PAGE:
The Italian Diet – The Next Big Diet for Weight Loss?

Over the last few days The Italian Diet Plan has gained a lot of media attention and pushed as one of the next big things in the weight loss world. This new take on the Mediterranean diet promises weight loss while enjoying many of your favourite foods, cooked in ways that deliver on big flavours.

Eating pasta and drinking red wine for weight loss?

What Is The Italian Diet?

The foods that are generally included are fresh fish, lean meat, pulses, olive oil and lots of fruit and vegetables, and a little red wine. Some of the individual foods and components within the Diet which are particularly beneficial to health (for example, extra virgin olive oil), but overall it is the combination of foods which is thought to be linked to improved health. Equally, like many other popular diets, unsurprisingly, the Italian diet severely limits the consumption of energy-dense convenience foods and desserts (so no cake, ice cream or fizzy drinks).

Carbohydrates and Wine in a Diet?!

When most of us think of Italian meals, we think of pasta, probably eaten with a glass of red wine. While some diets exclude these foods to reduce your carbohydrate intake, or cut out alcohol, this combination has been shown to have some benefits to health. For example, pasta and wine are major sources of polyphenols – compounds that have been linked to health and longevity (and even our gut health). Observational data shows that one or two glasses of red wine a day might even reduce the risk of cardiovascular disease(1).

One of the reasons why this diet has seen a surge at the turn of the New Year is no doubt in part to its backing from Celebrity Chef Gino D’Acampo ahead of the release of his new cook book. But is it worth all the hype?

Italian diet wine

Italian Vegetables

One of the other secrets of The Italian Diet may come from their impressive vegetable consumption rate. According to 2020 data, more than 60% of Italians eat vegetables every single day. As you might expect from our pasta and pizza loving friends, tomatoes are the most frequently consumed vegetable (we know it’s technically a fruit but…..come on). But they also consume a lot of green vegetables as well.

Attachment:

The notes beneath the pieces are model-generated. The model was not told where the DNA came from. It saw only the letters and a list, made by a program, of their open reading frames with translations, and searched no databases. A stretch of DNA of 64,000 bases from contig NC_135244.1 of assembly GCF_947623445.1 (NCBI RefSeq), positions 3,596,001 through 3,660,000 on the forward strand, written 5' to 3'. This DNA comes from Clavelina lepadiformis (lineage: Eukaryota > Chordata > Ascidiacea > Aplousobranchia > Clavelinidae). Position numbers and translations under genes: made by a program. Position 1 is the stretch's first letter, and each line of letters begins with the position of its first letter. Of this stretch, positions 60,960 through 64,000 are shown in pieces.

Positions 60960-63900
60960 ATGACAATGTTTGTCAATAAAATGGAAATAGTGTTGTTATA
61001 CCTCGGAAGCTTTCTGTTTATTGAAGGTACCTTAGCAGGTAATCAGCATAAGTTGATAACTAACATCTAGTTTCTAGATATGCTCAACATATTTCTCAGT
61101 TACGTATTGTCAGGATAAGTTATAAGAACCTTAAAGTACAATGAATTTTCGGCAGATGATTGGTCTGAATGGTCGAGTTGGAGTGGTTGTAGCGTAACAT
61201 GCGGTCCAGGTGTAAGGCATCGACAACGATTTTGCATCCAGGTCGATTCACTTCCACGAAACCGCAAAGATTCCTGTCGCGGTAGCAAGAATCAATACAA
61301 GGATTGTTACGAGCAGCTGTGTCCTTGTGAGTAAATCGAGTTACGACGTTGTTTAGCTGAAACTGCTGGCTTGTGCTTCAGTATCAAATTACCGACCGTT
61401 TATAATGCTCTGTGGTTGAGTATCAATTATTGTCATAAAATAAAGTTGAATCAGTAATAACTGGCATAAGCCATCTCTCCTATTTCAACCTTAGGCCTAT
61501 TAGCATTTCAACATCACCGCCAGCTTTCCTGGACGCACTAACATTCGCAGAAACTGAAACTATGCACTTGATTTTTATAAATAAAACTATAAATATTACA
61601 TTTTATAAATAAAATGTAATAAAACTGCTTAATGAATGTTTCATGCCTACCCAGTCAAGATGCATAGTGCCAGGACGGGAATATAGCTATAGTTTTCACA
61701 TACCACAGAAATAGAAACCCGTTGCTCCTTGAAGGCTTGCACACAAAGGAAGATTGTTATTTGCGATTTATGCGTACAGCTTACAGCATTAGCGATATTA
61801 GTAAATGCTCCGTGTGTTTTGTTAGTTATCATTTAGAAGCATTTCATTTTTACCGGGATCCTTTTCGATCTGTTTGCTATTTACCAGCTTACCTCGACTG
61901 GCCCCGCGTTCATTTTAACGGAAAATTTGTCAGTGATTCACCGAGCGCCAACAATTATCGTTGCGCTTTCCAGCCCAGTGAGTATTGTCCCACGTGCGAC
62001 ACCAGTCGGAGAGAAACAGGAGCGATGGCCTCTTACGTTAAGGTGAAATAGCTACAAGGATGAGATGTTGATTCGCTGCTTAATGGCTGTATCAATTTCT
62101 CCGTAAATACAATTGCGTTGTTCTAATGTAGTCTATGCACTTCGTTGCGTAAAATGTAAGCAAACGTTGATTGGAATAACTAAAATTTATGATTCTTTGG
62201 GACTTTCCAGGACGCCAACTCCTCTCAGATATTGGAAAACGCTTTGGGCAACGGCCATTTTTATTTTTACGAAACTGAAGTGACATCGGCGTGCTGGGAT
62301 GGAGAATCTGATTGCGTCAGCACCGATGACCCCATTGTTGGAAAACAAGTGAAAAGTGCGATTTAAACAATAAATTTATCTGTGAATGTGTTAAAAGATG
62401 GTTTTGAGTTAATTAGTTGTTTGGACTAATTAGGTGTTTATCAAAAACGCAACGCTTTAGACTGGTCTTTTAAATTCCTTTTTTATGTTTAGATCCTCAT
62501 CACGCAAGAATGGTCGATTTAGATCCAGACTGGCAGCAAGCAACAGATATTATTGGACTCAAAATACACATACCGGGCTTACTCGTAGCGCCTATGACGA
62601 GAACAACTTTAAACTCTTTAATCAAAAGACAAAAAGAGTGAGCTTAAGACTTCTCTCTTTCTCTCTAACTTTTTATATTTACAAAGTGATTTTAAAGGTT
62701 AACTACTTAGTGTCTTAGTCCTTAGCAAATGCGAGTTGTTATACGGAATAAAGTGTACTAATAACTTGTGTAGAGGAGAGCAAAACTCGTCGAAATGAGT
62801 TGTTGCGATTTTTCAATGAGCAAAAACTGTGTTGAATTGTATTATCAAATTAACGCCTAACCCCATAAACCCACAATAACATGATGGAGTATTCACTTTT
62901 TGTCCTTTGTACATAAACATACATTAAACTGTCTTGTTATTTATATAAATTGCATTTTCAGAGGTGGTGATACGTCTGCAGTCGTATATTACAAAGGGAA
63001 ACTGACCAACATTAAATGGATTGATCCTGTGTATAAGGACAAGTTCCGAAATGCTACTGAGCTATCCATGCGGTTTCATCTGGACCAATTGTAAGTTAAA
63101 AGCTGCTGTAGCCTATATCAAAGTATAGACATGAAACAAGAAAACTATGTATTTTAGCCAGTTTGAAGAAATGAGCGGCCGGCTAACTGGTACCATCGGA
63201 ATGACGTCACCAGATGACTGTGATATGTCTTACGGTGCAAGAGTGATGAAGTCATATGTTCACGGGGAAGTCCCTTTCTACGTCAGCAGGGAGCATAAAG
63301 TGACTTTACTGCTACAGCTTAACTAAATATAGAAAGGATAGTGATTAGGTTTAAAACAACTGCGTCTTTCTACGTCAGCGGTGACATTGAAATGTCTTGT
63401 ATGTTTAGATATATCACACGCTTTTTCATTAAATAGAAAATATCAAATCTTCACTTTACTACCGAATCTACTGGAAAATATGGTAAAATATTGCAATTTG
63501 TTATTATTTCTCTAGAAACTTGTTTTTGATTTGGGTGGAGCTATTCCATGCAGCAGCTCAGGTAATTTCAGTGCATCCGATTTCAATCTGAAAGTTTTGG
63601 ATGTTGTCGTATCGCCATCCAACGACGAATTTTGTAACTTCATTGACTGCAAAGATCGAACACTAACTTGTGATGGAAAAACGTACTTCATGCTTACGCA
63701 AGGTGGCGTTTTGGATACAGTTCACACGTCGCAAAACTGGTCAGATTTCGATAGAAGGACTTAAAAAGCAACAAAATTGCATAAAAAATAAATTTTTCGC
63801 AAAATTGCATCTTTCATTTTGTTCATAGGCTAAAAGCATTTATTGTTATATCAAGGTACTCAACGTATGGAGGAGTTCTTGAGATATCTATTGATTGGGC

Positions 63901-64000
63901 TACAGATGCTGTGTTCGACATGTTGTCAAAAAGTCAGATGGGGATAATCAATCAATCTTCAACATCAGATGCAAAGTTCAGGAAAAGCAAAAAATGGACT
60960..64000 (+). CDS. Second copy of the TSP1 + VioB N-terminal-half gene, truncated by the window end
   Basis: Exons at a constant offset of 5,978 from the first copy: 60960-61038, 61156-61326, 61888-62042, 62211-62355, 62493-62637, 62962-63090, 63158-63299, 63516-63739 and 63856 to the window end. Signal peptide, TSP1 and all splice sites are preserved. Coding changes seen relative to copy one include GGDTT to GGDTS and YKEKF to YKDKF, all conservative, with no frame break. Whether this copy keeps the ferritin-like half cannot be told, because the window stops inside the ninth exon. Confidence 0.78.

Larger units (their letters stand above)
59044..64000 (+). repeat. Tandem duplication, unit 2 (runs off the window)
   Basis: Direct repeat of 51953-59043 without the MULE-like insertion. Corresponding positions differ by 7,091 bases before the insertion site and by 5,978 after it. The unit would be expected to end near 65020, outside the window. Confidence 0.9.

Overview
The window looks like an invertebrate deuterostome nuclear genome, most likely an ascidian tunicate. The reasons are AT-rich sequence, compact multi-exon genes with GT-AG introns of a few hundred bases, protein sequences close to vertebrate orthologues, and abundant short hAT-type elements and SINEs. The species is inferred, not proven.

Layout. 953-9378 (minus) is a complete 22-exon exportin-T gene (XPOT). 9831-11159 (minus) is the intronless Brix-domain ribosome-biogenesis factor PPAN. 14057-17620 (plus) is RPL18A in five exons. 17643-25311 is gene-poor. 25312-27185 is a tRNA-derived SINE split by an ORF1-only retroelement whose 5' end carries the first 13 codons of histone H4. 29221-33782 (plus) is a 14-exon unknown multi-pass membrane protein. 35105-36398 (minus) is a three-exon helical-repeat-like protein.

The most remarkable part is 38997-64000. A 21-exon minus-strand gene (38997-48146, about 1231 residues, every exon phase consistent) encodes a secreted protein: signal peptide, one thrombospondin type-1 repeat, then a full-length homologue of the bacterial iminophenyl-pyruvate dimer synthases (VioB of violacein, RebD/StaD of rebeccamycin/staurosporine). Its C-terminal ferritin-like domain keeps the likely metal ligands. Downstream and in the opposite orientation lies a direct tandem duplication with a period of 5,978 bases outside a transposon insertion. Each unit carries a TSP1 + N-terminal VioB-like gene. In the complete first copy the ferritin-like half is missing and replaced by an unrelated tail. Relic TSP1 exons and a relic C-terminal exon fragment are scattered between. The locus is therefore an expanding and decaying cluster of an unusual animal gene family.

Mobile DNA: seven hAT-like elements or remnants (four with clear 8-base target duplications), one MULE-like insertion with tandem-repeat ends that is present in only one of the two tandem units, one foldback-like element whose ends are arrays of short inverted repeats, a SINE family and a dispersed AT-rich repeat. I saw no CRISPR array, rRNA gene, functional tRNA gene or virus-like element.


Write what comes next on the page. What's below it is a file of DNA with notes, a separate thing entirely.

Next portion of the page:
Healthy Fats, Healthy Heart

We wouldn’t be able to talk about the Italian and Mediteranian diet without mentioning fats and oils. Although fat tends to have a bad reputation, not all fat is the same. We know that different fats can have different effects on our health. Yes, consuming too much fat can be detrimental to our health (as with any other macronutrient or type of food). But, many of us are actually eating too little of the ‘good fats’. The recommended intake of oily fish is 2 portions per week, for example? How many of us are managing these intakes? The fats typically consumed as part of the Mediterranean diet are mainly from unsaturated oils such as fish oils, olive oil, and certain nut or seed oils (such as canola, soybean, or flaxseed oil) and from nuts (walnuts, hazelnuts, and almonds).

What Are The Health Benefits Of The Italian Diet?

The Mediterranean diet has long been touted as a healthy way of living. And there is some evidence that this may indeed be a better way of life than typical Western Diets. For example, one large review of the research has shown that strong adherence to the diet reduced the risk of overall mortality, cardiovascular diseases, coronary heart disease, myocardial infarction, overall cancer incidence, neurodegenerative diseases and diabetes(2). However, if your goal is purely weight loss, this diet has been shown to only be as effective as numerous other diet approaches(3) – a finding that is seen time and time again when popular diets are pitted against each other. This tends to be because adherence to the diets reduces over time as people find it difficult to continually exclude certain foods that are restricted on particular diets.

So, what’s the bottom line? The Italian (Mediterranean) Diet could lead to health improvements if it is adhered to in the long term. However, as a weight-loss strategy, it is only going to be effective if it can help to produce an energy deficit. And it has not been shown to be any more successful for this as other diet plans.

References

  1. Teissedre, P. L., Stockley, C., Boban, M., Ruf, J. C., Alba, M. O., Gambert, P., & Flesh, M. (2018). The effects of wine consumption on cardiovascular disease and associated risk factors: a narrative review. OENO One52(1), 67-79.
  2. Dinu, M., Pagliai, G., Casini, A., & Sofi, F. (2017). Mediterranean diet and multiple health outcomes: an umbrella review of meta-analyses of observational studies and randomised trials. European journal of clinical nutrition.
  3. Mancini, J. G., Filion, K. B., Atallah, R., & Eisenberg, M. J. (2016). Systematic review of the Mediterranean diet for long-term weight loss. The American journal of medicine, 129(4), 407-415.